Global Health Justice (GHJ) is a new public lecture and discussion series organised by the London-based charity Medact and Queen Mary University of London (QMUL) focusing on the socio-political determinants of health. GHJ aims to bring a strong social science and humanities perspective to global health and provide a space for students, campaigners and academics to discuss, debate and exchange ideas that will challenge and push forward both research and policy.
4th Lecture: Conflict and Health
Date: Weds 28th January
Time: 6:00 pm – 7:30 pm
Location: The Bainbridge Room on the second floor of the Robin Brook Centre – Queen Mary University at St. Bartholomew’s Hospital
In this fourth lecture our speakers will exploring the impact of war, violence and conflict upon health. Two well-respected speakers, Maria Kett from University College London and Richard Sullivan from Kings College, will be discussing disability and Ebola in conflict zones. Chaired by Dr Sophie Harman (QMUL) – Dr Sophie Harman (QMUL) Sophie Harman is a Reader in International Politics at Queen Mary University of London where she teaches and conducts research into the global politics of health and Africa and International Relations. She has published widely in these areas, notably the books Global Health Governance, the World Bank and HIV/AIDS, African Agency and International Politics (edited with Will Brown), and most recently the Global Politics of Health Reform in Africa (with A Barnes and GW Brown). She is co-convenor of the British International Studies Association (BISA) Global Health working group and Executive Board member of the International Studies Association (ISA) Global Health section. Dr Maria Kett (UCL)
Maria Kett has a particular interest in disability-related issues in situations of disasters and conflicts. Her other main research interests include social exclusion; psychosocial impacts of conflict; effects of displacement, measures to alleviate poverty, and broader issues around development and human rights. She has undertaken work in countries including Bosnia, Azerbaijan, Sierra Leone, Sudan, Sri Lanka, Pakistan and Liberia. Her work has culminated in her role as Global Focal Point for Disability in the current revision of the Sphere Handbook on Millennium Standards in Disaster Response (2010). Maria Kett has extensive experience of working at the interface of research into policy and practice, and was previously the Chair of the International Disability and Development Consortium Task Group on Conflict and Emergencies’, and in this capacity represented IDDC to a number of major international donors and organisations, including the European Union and the United Nations.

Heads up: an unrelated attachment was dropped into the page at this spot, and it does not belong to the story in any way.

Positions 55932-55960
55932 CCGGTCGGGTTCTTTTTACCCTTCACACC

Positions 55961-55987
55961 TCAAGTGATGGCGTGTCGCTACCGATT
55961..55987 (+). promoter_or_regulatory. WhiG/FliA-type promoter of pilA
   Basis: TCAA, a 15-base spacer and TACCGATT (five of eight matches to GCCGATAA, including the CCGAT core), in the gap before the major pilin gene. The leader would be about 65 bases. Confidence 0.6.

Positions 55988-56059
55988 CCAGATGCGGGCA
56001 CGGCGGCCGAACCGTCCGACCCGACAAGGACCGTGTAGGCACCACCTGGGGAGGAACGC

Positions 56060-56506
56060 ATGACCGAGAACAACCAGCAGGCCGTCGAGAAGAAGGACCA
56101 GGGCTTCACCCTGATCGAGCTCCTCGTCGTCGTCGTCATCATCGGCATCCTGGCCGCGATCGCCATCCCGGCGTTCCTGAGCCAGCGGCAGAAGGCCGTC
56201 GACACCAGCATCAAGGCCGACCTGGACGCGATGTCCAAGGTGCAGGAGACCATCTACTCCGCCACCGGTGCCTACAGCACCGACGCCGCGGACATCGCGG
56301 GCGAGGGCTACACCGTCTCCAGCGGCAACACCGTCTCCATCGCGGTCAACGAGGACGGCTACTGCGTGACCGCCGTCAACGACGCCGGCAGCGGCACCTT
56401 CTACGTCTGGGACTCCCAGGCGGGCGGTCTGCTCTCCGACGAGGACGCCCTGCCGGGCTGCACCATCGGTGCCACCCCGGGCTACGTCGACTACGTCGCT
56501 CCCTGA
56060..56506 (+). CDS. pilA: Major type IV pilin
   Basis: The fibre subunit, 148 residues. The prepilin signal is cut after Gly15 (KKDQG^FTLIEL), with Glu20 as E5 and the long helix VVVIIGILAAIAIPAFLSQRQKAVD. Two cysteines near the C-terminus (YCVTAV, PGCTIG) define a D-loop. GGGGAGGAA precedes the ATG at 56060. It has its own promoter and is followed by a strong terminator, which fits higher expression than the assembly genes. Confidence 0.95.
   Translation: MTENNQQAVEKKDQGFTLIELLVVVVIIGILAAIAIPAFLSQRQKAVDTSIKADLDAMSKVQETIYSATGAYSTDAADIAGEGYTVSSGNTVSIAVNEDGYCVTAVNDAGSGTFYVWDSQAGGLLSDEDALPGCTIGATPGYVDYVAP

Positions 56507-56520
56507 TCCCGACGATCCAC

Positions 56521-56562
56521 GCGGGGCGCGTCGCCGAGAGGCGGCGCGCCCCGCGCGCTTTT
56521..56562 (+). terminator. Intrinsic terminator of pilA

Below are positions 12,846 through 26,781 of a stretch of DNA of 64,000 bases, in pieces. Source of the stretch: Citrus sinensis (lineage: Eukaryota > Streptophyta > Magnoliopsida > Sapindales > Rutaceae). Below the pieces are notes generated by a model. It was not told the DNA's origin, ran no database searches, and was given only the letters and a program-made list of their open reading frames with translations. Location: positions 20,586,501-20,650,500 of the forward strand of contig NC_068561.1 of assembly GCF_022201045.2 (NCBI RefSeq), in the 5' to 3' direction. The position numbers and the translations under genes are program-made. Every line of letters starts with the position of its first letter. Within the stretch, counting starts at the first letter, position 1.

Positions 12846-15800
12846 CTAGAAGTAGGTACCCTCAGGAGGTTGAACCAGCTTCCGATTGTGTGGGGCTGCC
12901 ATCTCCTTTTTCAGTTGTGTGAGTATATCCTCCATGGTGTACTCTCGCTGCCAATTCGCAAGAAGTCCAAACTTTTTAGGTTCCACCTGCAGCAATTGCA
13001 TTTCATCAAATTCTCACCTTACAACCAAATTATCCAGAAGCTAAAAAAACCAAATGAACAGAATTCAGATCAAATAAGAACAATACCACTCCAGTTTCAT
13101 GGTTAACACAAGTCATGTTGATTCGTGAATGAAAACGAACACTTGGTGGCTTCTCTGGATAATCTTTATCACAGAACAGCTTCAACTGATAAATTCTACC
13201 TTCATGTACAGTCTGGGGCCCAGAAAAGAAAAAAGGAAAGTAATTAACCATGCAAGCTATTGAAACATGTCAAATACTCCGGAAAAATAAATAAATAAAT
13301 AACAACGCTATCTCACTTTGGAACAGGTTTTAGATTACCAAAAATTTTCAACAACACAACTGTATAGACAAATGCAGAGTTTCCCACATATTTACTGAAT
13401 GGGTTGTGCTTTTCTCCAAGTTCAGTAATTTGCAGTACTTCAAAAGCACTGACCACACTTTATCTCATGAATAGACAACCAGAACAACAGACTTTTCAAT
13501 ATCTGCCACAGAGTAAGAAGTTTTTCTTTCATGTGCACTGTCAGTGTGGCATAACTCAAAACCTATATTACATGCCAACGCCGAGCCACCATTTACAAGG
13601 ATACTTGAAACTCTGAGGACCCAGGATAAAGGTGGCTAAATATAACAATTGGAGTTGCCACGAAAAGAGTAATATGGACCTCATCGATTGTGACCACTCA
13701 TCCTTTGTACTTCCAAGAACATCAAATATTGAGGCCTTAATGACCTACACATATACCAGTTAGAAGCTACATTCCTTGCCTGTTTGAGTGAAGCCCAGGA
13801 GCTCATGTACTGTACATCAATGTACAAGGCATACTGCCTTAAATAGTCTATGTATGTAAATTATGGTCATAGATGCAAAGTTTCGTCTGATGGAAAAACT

Prof Richard Sullivan (KCL) Richard Sullivan is the Chair of Cancer Policy and Global Health and Director of the Institute of Cancer Policy (ICP). He also teaches on the conflict and security module of the Global Health iBSc and is the cancer lead for the King’s Sierra Leone Partnership. He leads a number of research and capacity enhancement programmes directed towards cancer and non-communicable diseases research and strengthening care systems in emerging and low-income economies. Richard’s research programmes extend from the public policy of global cancer, to the development of care and research systems in emerging economies and the development of public health systems, particularly NCDs, in high-risk conflict areas focusing on DR Congo, Afghanistan & Libya. He was formally Clinical Director of Cancer Research UK, including leading their global health policy research and was past UK Director of the Council for Emerging National Security Affairs (CENSA) a Washington-based national security think-tank where he specialised in the security implications of global health and bioweapons.